A guide to Santa’s naughty little helpers

Sarah Hofmann Contributor
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Almost every culture has some form of Santa Claus. He’s jolly and benevolent, and spreads cheer. Most people, however, aren’t familiar with the Germanic tradition of giving old St. Nick a special sidekick too.

He has some iteration of a right-hand man in countries ranging from Switzerland and the Netherlands, to Austria and Croatia. There even is a specific version of Santa’s helper in the Pennsylvania Dutch tradition.

The idea of a Christmas right-hand man might conjure up images of a cheery elf, a veritable Christmas Robin to Santa’s Batman, but it’s far from that. Santa’s companion in Germanic-speaking cultures is usually a dirty, violent rogue who delights in abusing or stealing naughty children. Here are some of his most recognized forms.



Krampus is a Christmas companion in Germany, Austria, Croatia, Slovenia and Hungary. He is the Christmas devil, often pictured with the horns of a goat and a terrifying face. He carries a bundle of sticks with which he beats naughty children before stuffing them into his sack to take them back to his lair. Krampus probably originated in pre-Christian times, but he’s as frightening as ever now, since he is usually played by drunken young men who roam the streets and pick on young women. Overall, he gives off an incredibly rape-y vibe.

Krampus is now becoming more popular in America and the media as well. He was mentioned in an episode of “The League,” and Southern Tier Brewing Company named a beer for him. TV show host and chef Anthony Bourdain tried to include a short claymation story about the horned Christmas demon in Bourdain’s 2011 “No Reservations” Christmas special, but it was cut from airing. Luckily he posted it online, so you can watch here:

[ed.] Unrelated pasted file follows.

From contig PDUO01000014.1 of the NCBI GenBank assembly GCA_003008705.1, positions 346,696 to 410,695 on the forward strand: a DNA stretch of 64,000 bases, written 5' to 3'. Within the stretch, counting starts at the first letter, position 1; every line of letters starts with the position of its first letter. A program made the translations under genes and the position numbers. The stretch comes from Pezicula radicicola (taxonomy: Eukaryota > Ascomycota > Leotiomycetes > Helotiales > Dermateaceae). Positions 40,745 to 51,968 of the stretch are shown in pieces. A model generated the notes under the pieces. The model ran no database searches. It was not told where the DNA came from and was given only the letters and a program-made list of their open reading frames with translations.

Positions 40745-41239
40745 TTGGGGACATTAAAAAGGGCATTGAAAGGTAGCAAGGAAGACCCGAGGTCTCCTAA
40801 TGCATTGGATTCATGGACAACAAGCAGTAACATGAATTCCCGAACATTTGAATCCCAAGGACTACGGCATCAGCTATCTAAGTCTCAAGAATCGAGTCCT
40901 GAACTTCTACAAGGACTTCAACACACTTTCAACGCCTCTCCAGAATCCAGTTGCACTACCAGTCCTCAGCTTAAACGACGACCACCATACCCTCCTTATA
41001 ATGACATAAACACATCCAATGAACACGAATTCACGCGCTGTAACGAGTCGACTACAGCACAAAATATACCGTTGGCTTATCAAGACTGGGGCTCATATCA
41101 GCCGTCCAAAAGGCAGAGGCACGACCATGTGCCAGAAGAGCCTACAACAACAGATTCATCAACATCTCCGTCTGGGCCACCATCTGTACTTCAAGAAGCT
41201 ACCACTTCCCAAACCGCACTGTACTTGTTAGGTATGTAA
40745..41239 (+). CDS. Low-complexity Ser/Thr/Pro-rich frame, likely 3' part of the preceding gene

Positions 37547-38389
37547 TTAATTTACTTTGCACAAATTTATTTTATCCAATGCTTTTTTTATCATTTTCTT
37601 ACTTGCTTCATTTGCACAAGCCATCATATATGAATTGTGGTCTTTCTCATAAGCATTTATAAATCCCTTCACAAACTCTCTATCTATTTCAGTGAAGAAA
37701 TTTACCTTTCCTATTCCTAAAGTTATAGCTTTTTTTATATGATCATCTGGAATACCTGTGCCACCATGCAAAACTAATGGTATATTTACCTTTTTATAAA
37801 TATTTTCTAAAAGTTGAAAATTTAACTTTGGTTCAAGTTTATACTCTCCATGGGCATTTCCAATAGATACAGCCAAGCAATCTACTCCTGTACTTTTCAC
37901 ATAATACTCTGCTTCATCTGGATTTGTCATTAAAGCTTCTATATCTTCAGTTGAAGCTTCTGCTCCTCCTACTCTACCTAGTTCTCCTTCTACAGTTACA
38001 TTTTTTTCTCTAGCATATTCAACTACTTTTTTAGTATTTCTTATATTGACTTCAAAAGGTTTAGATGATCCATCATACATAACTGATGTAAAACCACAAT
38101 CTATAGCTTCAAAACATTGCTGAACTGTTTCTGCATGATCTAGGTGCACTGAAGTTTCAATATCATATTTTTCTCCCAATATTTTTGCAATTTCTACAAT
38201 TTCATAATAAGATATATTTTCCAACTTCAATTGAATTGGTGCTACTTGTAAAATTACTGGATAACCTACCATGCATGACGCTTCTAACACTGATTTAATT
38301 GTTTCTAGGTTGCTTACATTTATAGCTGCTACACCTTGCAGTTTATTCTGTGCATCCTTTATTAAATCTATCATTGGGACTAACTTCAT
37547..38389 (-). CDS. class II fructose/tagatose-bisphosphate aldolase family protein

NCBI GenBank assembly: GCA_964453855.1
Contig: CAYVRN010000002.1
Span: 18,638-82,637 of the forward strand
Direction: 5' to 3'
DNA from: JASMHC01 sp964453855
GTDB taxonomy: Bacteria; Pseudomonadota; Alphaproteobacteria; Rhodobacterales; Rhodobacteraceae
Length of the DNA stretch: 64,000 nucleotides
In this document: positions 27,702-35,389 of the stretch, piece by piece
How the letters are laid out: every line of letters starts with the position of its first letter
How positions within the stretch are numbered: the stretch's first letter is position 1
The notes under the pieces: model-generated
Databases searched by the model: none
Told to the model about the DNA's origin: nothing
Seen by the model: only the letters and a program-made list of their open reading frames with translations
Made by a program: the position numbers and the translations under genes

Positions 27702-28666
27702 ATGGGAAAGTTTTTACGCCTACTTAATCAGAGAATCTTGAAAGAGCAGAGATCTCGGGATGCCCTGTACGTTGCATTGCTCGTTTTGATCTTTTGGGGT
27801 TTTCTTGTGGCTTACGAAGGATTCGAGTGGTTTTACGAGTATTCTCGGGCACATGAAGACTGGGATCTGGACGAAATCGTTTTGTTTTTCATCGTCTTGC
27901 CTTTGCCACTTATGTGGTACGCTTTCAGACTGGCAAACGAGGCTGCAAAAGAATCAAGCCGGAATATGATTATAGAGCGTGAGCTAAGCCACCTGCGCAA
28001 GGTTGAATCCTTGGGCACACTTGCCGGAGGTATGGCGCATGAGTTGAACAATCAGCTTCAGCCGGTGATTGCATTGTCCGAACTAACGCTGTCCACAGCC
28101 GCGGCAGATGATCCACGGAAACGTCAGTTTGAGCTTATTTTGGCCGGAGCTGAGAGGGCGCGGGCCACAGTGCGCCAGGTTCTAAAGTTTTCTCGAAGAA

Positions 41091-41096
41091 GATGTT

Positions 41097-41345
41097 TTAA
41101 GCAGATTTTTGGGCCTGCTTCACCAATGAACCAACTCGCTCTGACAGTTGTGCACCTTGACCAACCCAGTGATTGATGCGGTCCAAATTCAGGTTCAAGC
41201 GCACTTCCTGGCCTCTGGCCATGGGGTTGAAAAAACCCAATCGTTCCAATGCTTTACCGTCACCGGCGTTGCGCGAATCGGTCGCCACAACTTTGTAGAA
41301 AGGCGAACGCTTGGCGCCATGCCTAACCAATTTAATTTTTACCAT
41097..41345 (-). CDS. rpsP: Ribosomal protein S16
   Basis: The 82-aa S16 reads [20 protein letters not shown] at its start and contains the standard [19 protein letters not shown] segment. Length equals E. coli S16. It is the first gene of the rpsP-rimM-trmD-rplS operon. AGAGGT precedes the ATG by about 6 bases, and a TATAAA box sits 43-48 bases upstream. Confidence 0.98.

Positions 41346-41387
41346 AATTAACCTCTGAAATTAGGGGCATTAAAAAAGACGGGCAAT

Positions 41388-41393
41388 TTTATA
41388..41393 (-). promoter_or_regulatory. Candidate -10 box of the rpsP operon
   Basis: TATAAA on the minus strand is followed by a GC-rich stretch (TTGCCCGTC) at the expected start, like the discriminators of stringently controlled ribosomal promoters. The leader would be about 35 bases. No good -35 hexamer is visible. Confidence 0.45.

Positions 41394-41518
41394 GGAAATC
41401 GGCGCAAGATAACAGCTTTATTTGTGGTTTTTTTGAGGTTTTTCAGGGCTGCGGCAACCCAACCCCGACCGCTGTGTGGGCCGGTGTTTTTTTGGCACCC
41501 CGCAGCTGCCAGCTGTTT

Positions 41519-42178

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Belsnickel is a comically shady character in the Pennsylvania Dutch tradition. He wears fur and carries a bundle of sticks like Krampus, but Krampus is a demon, animal-like creature, whereas Belsnickel is very much a human. Belsnickel goes from house to house a couple weeks before Christmas and confronts naughty children. He makes the children sing a song or answer a riddle before throwing them candy. He never actually hits the children with his sticks, like Krampus does, but merely threatens them.

He was mentioned in popular culture when the Dwight Schrute character from “The Office” portrayed him during a Christmas episode of the show. Watch a clip from the show here:

Zwarte Piet


Zwarte Piet is a popular sidekick for Sinterklaas in the Netherlands, Luxembourg and areas of Belgium. He accompanies Santa and passes out candy and sweets to children. He sounds like a merry elf, but the controversial part is the fact that Zwarte Piet is a Moor, and therefore traditionally portrayed in blackface. There have been a number of protests alleging racism, however for most celebrations involving Zwarte Piet, he remains in colorful clothes with a bright grin on his black face.



Schmutzli is the Swiss version of a Krampus-like figure. He isn’t as frightening, but more of just a bum that follows Santa around. He face is covered in soot and dirt, and his name literally means “dirty.”

While young men dressed as Krampus terrorize children and young women, it seems that modern Schmultzis have a more noble purpose. Ethnologist Paul Hugger wrote in the “Historical Lexicon of Switzerland,” that young men actually use Schmultzi to keep the girls in their village eligible bachelorettes. Hugger said, “Schmutzlis normally appeared in groups. That’s because it was originally a custom observed by groups of boys, who wanted to defend the local girls from boys from outside their village. It was about protecting the marriage market against outsiders.”

Merry Christmas, and don’t let Krampus get you.

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Sarah Hofmann